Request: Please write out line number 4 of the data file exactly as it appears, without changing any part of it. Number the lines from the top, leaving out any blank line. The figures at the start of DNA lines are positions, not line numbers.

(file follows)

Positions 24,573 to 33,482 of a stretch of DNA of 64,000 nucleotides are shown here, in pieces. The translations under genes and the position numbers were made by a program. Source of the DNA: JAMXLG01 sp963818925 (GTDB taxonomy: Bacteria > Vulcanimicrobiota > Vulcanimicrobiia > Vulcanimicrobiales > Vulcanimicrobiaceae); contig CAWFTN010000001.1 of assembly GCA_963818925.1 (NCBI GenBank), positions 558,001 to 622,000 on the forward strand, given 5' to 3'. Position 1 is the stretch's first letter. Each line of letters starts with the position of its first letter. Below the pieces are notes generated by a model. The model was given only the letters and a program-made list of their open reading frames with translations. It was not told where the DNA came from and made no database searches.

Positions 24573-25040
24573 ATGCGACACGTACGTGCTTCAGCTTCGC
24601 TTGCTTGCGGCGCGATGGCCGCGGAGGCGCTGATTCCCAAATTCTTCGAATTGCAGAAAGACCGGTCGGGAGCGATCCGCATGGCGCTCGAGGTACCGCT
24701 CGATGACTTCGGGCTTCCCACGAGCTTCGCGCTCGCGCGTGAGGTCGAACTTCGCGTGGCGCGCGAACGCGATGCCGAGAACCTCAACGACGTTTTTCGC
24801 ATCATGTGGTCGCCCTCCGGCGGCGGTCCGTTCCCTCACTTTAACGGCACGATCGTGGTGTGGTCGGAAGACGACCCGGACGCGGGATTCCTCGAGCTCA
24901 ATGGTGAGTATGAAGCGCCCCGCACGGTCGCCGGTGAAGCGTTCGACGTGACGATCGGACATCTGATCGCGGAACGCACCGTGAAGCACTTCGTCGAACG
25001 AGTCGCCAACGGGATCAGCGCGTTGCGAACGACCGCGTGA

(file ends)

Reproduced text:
24601 TTGCTTGCGGCGCGATGGCCGCGGAGGCGCTGATTCCCAAATTCTTCGAATTGCAGAAAGACCGGTCGGGAGCGATCCGCATGGCGCTCGAGGTACCGCT